The Fife Coastal Path continues around the little harbour at Pettycur – the pier there was built in 1760 to ferry traffic across the water to and from Leith. After a short walk the path leads above the little harbour at Kinghorn.  This little seaside village is bound between the viaduct that carries the railway and the sea in front. It is here that the RNLI have a lifeboat which is also one of Scotland's busiest - regularly getting called out to emergencies in the Firth of Forth.

Walk to the end of the beach and follow the route round behind the viaduct where the path then gets squeezed next to a small and rather run down caravan site. About a mile along the path from Kinghorn lie the ruins of Seafield tower. This red sandstone tower dates from the 16th Century but was abandoned in 1773. The area all around this stretch of was rich in coal and the Seafield Colliery was once one of the biggest coal fields in the country with estimated coal reserves of 60 million tons. The coal industry more or less collapsed in the 70s and the two winding towers were demolished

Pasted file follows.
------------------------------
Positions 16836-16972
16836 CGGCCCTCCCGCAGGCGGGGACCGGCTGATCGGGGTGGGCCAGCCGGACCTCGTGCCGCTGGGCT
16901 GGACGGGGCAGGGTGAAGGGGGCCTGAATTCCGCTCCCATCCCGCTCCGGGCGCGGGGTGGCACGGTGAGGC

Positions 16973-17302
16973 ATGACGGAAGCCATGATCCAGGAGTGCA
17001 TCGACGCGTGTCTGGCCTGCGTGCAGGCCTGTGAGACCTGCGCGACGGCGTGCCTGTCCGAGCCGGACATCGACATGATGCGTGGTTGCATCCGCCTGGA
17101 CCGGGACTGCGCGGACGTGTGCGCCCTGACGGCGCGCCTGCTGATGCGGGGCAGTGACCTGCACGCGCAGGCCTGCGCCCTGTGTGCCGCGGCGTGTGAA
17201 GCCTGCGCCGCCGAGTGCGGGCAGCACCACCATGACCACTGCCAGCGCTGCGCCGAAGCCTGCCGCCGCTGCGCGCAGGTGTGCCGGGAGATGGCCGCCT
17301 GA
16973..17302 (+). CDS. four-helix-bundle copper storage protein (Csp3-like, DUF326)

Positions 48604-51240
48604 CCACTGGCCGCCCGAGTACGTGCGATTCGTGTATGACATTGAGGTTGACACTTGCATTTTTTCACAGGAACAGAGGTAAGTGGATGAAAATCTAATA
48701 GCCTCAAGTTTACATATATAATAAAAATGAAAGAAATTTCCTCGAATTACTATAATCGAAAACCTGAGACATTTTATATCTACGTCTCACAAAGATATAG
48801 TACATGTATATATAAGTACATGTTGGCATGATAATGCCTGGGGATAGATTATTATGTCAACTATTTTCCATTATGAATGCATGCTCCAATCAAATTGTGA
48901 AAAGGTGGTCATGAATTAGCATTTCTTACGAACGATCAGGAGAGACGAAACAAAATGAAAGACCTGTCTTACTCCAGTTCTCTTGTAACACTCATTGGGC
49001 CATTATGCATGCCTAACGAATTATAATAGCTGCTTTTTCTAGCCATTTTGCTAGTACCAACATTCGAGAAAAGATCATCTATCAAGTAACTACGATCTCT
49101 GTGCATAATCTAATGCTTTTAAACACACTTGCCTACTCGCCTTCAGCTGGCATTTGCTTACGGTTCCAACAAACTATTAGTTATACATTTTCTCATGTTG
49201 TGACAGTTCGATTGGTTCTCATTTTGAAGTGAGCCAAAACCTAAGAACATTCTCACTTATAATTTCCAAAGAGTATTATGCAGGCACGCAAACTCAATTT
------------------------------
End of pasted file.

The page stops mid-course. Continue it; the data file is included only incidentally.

Buy the guide to the Fife Coastal Path here